San Salvador, Sep 6 (EFE).- El Salvador’s Supreme Electoral Tribunal (TSE) on Wednesday night called more than 5.5 million citizens to participate in the 2024 general election, in which President Nayib Bukele will seek another term, despite claims of unconstitutionality.
Unions, civil society organizations, students and human rights representatives march in commemoration of International Labor Day, in San Salvador, El Salvador, on May 1, 2023, with this sign reading “a second term is unconstitutional.” EFE FILE/Rodrigo Sura
“The act that we carry out today is in compliance with the provisions of article 169 of the Electoral Code and we call on the electoral body to elections for president, vice president, deputies to the legislative assembly to the Central American Parliament and members to municipal councils,” announced TSE President Magistrate Dora Esmeralda Martínez de Barahona on national radio and television.
Martínez de Barahona said that “we affirm with certainty to the Salvadoran people that the resources are available to provide the country with transparent, modern and reliable elections,” she said.
The president magistrate reiterated that “the electoral process is advancing positively under conditions that already ensure the development of authentic, free, sovereign and democratic elections.”
She added that there will be 685,026 Salvadorans abroad who are also summoned to vote.
On Sunday, Feb. 4, 2024, the presidential and legislative elections will be held, while on Sunday, Mar. 3, the Central American Parliament and mayoral elections will be carried out. If necessary, a second round or ballot of the presidential elections would be held on this last date.
Salvadorans will elect 44 mayors and municipal councils, instead of 242, after Congress approved a law to reorganize the territorial division of the country, presented and promoted by President Bukele.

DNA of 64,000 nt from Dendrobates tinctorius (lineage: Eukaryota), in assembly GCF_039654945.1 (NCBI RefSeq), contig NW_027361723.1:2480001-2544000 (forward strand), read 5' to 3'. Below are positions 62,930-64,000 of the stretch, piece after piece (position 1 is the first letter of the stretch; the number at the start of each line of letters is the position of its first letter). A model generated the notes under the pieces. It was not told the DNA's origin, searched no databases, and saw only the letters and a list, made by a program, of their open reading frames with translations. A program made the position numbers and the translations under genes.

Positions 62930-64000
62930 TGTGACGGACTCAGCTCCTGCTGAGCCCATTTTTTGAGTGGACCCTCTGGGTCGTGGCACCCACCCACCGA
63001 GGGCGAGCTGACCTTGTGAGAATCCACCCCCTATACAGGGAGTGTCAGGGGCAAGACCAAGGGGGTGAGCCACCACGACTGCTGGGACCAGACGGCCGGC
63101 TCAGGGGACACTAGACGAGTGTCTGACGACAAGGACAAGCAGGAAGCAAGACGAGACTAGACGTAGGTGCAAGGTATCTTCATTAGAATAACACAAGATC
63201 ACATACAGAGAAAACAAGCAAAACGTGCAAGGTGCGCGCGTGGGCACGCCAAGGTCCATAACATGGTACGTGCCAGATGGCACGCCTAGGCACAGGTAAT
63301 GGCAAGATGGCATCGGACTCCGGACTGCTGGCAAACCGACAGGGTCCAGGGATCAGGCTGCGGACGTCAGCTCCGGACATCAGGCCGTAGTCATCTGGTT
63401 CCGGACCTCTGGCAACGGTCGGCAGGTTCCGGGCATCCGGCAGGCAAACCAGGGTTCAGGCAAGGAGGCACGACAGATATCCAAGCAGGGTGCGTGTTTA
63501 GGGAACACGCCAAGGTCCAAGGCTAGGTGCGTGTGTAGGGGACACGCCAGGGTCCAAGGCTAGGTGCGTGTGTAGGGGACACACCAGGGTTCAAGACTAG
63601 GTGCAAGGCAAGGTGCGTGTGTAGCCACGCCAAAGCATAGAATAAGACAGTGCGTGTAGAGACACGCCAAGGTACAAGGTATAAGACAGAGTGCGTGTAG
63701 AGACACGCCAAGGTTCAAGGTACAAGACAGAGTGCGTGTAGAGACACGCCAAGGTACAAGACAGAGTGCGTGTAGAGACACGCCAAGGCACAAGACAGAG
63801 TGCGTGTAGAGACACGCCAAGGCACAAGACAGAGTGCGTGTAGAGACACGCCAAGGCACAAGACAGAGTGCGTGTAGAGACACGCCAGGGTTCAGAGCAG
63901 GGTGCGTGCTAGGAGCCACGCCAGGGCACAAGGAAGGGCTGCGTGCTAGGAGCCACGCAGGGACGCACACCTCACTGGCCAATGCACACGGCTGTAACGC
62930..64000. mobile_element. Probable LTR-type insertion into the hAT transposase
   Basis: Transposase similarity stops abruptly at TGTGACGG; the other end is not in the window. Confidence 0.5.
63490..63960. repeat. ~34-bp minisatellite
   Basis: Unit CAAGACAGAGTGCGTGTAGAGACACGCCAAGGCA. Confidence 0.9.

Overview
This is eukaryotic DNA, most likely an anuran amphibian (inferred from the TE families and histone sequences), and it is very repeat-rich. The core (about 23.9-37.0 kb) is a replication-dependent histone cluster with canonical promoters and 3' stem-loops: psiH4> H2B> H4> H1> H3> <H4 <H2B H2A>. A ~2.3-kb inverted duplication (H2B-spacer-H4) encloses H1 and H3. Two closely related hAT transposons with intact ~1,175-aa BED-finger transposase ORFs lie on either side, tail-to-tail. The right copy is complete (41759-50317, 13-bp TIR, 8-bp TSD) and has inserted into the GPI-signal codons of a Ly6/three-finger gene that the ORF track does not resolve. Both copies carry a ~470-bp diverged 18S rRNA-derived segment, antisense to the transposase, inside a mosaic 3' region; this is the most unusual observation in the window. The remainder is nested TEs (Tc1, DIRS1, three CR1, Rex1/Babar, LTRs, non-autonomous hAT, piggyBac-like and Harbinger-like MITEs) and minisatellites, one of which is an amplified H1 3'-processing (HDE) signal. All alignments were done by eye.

In addition, they must vote for 60 deputies instead of 84, this also after the approval of a regulation promoted by the president.
Unions, civil society groups, students and human rights representatives march in commemoration of International Labor Day, in San Salvador, El Salvador, on May 1, 2023, with this sign reading “No to the re-election of the dictator.” EFE FILE/Rodrigo Sura
Political parties can now register their candidates for president and vice president until Oct. 26.
It is unknown when the ruling party, Nuevas Ideas (NI), will present documentation to register Bukele and current Vice President Félix Ulloa as its candidates.
In September 2021, the NI-appointed judges in the constitutional chamber of the Supreme Court of Justice ruled that the president can serve two consecutive terms.
The United States embassy in El Salvador condemned the ruling as unconstitutional.
Last year Bukele announced his intention to run again, making him the first president of the Salvadoran democratic stage with the option to seek immediate re-election.
The Washington Office on Latin America (WOLA) issued a statement on Wednesday in which it said that Salvadorans will go to the polls “as the rule of law and human rights violations in El Salvador deteriorate. In this context, it is imperative to guarantee the right to free, transparent and fair elections.” EFE